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Cinder The Orphaned Otter Makes It To SeaWorld San Diego And Is ‘Otterly’ Cute

Cinder is a spunky northern sea otter being taken care of at SeaWorld San Die...

Photo by Shalina Chatlani

Above: Cinder is a spunky northern sea otter being taken care of at SeaWorld San Diego. She's playing in the SeaWorld nursery in this photo taken on Sept. 12, 2019.

San Diego has welcomed a new baby into its care. Cinder, a 5-week-old orphaned northern sea otter, was abandoned in Alaska, but now she's being rehabilitated at an otter nursery at SeaWorld.

The nursery, just off to the side of the dolphin pool at SeaWorld, might be difficult to spot. That is — unless Cinder is in the middle of feeding time.

Listen to this story by Shalina Chatlani.

If that's the case, Cinder is likely tapping on the glass walls of her toy-filled kiddie pool, shrieking at high-pitch, and doing flips in the water. In other words, you won't miss her.

Baby otter care much like human babies

Cinder feeds every three hours. On her menu is a lukewarm cocktail of Pedialyte mixed with pulverized shrimp and clams.

Her caretaker, Bill Hoffman, is watching intently. He's a curator at SeaWorld.

"Make sure (the food is) easy to digest, cause she’s got a young tummy," Hoffman said. "Just like you would with a human baby, we introduce different types of food not all at once. So one item at a time. Once she adapts to eating the clams and the shrimp we’ll add another type of food, maybe squid or a type of fish called capelin."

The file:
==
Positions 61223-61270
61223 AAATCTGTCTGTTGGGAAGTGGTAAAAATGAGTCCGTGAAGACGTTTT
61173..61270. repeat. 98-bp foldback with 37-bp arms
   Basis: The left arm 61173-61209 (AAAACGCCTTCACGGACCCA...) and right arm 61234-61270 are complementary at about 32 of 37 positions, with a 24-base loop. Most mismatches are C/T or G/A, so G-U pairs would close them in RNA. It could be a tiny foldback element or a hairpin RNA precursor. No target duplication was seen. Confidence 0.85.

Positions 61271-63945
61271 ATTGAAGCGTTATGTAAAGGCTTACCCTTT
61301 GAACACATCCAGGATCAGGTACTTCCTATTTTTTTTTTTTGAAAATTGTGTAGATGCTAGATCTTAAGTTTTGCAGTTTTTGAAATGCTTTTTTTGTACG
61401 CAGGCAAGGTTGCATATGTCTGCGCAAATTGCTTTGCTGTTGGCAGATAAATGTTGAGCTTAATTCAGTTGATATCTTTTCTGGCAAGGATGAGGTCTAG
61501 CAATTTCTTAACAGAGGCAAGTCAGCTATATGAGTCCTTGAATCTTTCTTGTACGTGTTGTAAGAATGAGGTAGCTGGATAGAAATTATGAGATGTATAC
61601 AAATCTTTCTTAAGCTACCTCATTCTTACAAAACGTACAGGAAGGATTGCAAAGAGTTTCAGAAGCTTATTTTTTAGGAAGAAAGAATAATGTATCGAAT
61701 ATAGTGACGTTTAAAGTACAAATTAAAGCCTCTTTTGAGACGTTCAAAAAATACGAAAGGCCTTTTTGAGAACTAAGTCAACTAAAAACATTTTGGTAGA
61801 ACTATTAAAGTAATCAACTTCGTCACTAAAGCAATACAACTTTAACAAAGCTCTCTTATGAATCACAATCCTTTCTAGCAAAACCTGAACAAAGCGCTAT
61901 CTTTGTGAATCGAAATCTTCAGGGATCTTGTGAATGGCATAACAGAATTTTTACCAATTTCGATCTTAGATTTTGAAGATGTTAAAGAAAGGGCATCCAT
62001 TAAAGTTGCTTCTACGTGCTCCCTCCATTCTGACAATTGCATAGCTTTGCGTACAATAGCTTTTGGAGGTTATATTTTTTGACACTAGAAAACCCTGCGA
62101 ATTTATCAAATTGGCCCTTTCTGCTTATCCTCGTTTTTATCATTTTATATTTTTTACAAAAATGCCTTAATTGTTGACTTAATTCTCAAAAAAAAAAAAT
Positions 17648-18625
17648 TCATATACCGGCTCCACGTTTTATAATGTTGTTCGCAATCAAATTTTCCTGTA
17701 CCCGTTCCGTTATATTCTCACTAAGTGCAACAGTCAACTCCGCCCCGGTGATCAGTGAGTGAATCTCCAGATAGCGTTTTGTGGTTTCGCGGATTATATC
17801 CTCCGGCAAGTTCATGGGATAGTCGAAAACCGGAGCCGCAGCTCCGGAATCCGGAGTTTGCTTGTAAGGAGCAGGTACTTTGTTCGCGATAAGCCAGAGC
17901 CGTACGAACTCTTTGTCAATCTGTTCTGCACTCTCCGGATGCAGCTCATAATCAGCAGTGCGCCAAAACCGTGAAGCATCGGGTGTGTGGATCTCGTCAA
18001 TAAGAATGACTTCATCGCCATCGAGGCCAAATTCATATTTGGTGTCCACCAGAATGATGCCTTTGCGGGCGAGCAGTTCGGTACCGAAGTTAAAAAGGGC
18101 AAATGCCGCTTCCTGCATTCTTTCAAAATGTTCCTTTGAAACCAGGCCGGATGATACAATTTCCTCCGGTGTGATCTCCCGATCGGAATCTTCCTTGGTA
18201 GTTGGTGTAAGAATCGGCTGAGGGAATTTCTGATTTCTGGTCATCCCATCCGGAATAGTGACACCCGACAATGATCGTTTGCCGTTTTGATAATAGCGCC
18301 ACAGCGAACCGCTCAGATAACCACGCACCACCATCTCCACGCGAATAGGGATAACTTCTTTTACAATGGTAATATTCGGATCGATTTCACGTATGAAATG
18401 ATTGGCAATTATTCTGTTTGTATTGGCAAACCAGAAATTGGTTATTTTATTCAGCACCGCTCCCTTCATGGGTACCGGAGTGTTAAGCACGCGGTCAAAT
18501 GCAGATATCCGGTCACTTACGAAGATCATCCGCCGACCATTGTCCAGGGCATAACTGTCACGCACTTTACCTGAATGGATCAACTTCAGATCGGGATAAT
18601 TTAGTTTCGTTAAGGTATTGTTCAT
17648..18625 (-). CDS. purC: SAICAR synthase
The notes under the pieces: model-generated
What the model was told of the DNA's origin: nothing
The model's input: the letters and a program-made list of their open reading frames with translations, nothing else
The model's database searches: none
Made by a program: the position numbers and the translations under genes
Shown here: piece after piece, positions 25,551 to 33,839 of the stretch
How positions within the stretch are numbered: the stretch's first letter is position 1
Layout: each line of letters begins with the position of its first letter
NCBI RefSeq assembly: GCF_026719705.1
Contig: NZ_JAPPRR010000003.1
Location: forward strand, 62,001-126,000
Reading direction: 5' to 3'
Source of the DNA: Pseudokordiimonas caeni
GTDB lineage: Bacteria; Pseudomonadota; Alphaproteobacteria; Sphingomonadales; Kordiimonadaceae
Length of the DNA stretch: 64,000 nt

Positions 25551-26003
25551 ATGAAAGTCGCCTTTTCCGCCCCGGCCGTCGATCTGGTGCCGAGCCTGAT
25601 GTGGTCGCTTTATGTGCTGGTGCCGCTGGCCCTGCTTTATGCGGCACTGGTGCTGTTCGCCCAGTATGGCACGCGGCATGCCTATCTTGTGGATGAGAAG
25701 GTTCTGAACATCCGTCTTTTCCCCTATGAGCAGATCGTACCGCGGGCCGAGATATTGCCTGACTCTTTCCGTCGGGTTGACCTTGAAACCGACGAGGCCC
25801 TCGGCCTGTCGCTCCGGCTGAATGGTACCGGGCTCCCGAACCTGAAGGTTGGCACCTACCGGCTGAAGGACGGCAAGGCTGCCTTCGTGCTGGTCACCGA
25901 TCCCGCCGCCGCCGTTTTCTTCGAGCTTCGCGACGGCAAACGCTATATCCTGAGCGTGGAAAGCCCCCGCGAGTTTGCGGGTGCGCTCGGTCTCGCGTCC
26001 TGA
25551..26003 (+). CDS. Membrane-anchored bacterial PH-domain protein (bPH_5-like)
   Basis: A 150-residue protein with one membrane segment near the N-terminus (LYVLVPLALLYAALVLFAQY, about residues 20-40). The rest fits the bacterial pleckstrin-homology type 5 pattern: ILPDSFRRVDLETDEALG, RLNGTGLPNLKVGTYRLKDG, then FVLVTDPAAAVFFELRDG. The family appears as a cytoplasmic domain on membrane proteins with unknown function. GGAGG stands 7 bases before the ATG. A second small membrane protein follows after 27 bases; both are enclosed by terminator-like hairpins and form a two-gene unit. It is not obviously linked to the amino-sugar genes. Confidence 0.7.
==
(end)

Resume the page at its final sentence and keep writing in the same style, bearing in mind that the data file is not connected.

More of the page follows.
Photo by Shalina Chatlani

Cinder the otter is playing in her nursery at SeaWorld in this photo taken Sept. 12, 2019.

Cinder was separated from her mom near Homer, Alaska and was found squished up against some rocks. Hoffman said U.S. Fish and Wildlife Service decided Cinder ought to be rehabilitated here at SeaWorld San Diego.

"An otter this young that’s separated from its mom and has to be handled and raised by humans is not going to be a good candidate to be re-released," he said. "They would not be able to handle themselves in a wild environment."

SeaWorld caretakers essentially take on the role of the otter's mother. But, Hoffman said Cinder came to them fairly advanced. She was already eating some solid food, and she's grooming her fur.

Cinder will soon be with other otters

Hoffman says SeaWorld is equipped to rehabilitate otters and has been doing it for decades. Four southern otters — Coco, Mocha, Clover and Pumpkin — were rescued as pups and raised at SeaWorld.

"This facility was built to take care of otters and designed to display otters for educational purposes but also raise otters in this nursery, so everything you see was made with a specific goal in mind," said Hoffman.

Coco, the southern sea otter, is hanging around the SeaWorld pool so a caretaker will give her a clam in this photo taken Sept. 12, 2019.

He adds that otters can be somewhat shy animals. But, the caretakers here have gotten used to that.

"You have to learn different subtle behavioral signs with different behaviors," Hoffman said. "Sea otters naturally mask their behavior. So, we have to recognize when they are just being otters."

He said SeaWorld has rescued more than 36,000 marine mammals since it opened 55 years ago. Officials say visitors may be able to take a peek at baby Cinder playing with her toys through the nursery windows as early as next week.

Hoffman said it will be some time until the baby is introduced to the adults and eventually added into the bevy.

Reported by Shalina Chatlani


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Photo of Shalina Chatlani

Shalina Chatlani
Science and Technology Reporter

opening quote marksclosing quote marksI cover all things science and technology — from the biotech industry in San Diego to rooftop solar energy on new homes. I'm interested in covering the human side of science and technology, like barriers to entry for people of color or gender equity issues on biotech boards.

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